The LEGO Movie 2: The Second Part
The Walking Dead
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All Critics (20)
| Top Critics (4)
| Fresh (18)
| Rotten (2)
A brilliant formalist, Loznitsa likes to turn his camera on crowds in motion, turning each sequence into a collective indictment.
Donbass is a flawed, but vivid achievement.
A scathing portrait of a society where human interaction has descended to a level of barbarity more in keeping with late antiquity than the so-called contemporary civilized world.
Powerful if ultimately enervating...
Despite its political bite, there's an emptiness to Donbass.
Shrewdly targets several dimensions...utilized to punish Ukraine...Extraordinarily canny in showing how...history is frequently re-written and "news" is scripted.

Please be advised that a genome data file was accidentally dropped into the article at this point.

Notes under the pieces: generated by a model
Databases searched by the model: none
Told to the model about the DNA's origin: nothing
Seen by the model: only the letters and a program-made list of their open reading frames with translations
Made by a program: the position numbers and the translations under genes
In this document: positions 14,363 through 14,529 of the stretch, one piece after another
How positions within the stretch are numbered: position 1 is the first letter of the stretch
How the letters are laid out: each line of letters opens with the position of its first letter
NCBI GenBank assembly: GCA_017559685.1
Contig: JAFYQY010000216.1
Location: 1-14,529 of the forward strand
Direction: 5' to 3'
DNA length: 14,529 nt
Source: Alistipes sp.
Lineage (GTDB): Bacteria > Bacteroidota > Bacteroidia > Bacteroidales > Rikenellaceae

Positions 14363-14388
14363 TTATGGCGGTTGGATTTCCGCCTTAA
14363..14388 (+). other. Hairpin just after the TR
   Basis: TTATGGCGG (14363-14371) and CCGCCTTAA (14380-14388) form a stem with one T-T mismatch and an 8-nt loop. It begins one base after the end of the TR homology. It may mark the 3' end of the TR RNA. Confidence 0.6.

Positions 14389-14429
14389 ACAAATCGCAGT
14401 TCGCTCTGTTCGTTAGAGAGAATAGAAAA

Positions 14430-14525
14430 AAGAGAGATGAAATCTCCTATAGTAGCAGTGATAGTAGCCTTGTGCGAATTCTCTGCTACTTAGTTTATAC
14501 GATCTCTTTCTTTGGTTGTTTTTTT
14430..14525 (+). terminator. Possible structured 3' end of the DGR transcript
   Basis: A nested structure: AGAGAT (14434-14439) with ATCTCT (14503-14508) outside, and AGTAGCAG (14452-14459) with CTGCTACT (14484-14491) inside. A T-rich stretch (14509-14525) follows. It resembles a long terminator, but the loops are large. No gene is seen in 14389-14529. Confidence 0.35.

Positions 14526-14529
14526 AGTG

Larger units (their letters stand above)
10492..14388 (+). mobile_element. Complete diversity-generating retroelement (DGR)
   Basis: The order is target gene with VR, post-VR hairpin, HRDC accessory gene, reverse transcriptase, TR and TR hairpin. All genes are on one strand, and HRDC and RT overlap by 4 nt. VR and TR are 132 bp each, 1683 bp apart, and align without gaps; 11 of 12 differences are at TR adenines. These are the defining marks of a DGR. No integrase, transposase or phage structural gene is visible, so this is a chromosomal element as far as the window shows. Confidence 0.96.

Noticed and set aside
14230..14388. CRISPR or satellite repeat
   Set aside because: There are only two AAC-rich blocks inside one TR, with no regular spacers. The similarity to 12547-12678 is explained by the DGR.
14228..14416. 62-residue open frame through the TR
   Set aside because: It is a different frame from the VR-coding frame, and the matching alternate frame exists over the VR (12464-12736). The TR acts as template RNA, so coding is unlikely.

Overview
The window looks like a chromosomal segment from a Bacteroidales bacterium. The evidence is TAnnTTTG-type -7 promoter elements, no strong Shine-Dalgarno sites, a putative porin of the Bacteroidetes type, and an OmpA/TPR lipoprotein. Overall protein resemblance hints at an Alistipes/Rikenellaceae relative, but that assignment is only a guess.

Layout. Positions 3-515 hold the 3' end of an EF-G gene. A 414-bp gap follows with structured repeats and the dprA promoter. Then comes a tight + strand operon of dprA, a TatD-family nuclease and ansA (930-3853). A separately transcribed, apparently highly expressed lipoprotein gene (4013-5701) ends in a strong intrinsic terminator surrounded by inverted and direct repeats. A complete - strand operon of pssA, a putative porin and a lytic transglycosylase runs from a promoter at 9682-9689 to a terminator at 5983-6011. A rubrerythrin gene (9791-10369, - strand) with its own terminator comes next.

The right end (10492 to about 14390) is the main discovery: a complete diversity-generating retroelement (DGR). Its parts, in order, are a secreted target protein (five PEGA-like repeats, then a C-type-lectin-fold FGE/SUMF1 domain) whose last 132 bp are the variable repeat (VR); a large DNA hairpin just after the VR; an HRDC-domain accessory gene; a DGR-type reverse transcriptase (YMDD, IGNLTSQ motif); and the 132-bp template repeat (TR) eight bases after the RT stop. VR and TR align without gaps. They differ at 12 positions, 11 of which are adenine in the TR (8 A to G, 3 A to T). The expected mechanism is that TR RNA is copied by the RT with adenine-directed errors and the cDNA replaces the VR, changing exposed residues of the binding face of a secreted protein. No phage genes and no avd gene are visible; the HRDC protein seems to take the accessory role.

Like it or not, you won't see another war film like it this year.
This one plays as a sometimes fevered and typically unreliable series of near-sketches of daily life in Donbass, with the tone veering from ferocious anger, to absurdist humour... the viewer is left to make sense of it all.
The pacing is deliberate but this cool approach serves only to magnify the distressing insights into a dangerous world in which lawless fanatics have assumed control.
In its own absurdist way, it does shed some light on just what the war did to the lives - and sensibilities - of civilians caught up in the nightmare.
Ukrainian filmmaker Sergei Loznitsa couches his bleak humour in documentary-like settings to create an environment that is unsettling and increasingly warped by its own logic.
The film's aim is true: no one's immune from the conflict and the breakdown of the state.
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